A significant part of remittances, often the majority, is spent on food, clothing and other day-to-day needs, according to research. Although there is variation by country, a significant, but smaller, share goes to saving and investment, especially among households that no longer include young children (Massey et al., 2012). Households that receive remittances also are more likely than those that do not to spend money on health care and education (Ratha, 2013).
    However, research is inconclusive about the impact of remittances on a receiving nation’s economy. Some studies have found that labor force participation declines in households that receive remittances, which hurts economic growth (Chami et al., 2003). Other studies focused on the impact of remittances in Mexico have found that at the state level remittances improve regional labor markets by raising employment levels (Orrenius et al., 2012).
    The average cost of sending remittances to Latin America was 7.3% in late 2013, according to the World Bank, a decline from past years (World Bank, 2013a). The growing role of technology, especially mobile banking and online money transfers, has made it easier to send money home (Orozco, 2012). It also has made it easier, along with improved measurement methods by banks, for governments and central banks to track remittances. Lower costs, improved technology and better tracking have played a role in increasing the sum of formal remittances, and some research suggests that these factors, not fundamental economic changes, likely account for most growth in formal remittances over the 2000s (Orrenius et al., 2012)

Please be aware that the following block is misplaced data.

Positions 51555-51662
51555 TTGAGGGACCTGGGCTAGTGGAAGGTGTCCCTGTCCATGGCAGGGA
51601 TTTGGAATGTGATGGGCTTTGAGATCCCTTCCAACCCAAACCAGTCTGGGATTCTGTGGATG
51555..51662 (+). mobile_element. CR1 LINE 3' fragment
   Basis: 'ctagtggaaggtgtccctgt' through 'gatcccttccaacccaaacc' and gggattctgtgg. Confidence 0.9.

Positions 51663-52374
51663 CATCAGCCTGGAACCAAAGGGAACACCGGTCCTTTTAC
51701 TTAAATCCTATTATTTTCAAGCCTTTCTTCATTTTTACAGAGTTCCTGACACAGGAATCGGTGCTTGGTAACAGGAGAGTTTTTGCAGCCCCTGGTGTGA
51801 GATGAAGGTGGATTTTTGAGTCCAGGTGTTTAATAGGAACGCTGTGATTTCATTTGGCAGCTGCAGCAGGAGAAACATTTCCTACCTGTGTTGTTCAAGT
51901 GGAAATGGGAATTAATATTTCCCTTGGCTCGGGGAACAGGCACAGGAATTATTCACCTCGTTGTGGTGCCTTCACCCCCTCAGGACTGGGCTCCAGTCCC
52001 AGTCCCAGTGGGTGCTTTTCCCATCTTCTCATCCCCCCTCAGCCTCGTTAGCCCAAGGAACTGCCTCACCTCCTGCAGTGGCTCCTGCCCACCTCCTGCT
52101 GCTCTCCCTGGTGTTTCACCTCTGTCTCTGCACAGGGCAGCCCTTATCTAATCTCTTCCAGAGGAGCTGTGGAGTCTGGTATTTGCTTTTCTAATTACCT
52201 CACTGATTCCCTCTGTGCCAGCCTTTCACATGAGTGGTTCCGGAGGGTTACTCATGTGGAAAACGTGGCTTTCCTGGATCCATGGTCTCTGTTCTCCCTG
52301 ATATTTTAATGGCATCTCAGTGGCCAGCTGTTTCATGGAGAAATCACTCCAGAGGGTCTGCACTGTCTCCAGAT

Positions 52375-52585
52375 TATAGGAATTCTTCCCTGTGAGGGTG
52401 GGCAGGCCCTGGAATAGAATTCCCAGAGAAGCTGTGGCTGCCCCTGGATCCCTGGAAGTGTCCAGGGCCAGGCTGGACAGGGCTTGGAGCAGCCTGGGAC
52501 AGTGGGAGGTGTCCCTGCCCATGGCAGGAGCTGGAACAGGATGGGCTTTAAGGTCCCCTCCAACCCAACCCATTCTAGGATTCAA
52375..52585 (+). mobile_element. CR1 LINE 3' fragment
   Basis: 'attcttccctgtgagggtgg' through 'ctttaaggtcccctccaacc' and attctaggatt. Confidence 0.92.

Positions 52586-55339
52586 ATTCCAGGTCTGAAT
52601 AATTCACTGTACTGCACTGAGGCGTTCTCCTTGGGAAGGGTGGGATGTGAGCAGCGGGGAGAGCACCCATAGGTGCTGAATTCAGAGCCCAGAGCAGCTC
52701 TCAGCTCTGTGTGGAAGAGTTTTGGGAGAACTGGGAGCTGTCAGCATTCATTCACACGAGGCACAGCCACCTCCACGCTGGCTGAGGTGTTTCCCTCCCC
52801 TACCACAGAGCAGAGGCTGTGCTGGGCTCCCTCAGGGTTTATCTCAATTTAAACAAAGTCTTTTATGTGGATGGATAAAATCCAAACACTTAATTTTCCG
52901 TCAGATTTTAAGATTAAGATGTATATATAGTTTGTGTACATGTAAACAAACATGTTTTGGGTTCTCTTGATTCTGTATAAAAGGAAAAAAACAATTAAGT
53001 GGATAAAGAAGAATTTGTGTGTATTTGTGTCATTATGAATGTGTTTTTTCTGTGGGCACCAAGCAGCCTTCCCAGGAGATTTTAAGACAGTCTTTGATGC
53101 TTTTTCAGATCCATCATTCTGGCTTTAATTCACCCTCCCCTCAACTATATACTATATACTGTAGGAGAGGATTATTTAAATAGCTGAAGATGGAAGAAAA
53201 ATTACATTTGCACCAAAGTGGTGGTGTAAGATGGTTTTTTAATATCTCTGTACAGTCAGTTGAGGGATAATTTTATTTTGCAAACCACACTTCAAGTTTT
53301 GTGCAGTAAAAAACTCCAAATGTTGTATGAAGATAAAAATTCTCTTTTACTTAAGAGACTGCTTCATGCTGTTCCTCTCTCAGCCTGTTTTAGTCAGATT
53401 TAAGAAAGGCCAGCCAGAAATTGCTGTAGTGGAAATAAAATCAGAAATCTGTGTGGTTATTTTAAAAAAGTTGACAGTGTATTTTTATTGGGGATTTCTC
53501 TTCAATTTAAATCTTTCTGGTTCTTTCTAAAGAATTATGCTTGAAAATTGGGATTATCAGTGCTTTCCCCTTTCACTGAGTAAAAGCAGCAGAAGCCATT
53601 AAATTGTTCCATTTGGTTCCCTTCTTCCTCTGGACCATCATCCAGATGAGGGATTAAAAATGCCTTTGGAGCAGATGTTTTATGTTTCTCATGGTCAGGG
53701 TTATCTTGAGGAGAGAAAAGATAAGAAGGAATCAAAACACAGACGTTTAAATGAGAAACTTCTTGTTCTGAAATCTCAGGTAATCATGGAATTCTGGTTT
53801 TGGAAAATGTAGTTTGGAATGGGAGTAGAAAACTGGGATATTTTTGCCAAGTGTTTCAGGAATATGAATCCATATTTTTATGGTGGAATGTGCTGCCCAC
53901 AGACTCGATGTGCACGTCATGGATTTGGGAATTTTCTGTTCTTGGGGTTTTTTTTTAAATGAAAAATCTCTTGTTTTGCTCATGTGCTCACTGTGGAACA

Who Sends Remittances Home?

    Remittance totals are strongly linked to the size of a particular country’s immigrant population in the U.S. and the share of its emigrants who live in the U.S. For example, the four Latin American nations that get the highest share of their remittances from the U.S.—Mexico, El Salvador, Guatemala and Honduras—also are the top four in terms of the share of their emigrants who live in the U.S. The Latin American nations with the lowest share of remittances from the U.S.—Uruguay, Bolivia and Paraguay—also have the lowest share of emigrants living in the U.S.
    Most immigrants do send remittances home, and so do some people born in the U.S.; a Pew Research Center survey in 2008 found that 54% of foreign-born Hispanics and 17% of U.S.-born Hispanics say they send money to their home country (Lopez, Livingston and Kochhar, 2009).
    Some research has found that foreign-born U.S. citizens and legal permanent residents are less likely to send remittances than unauthorized immigrants who may have less attachment to the U.S. and more to their home country (Massey et al., 2012).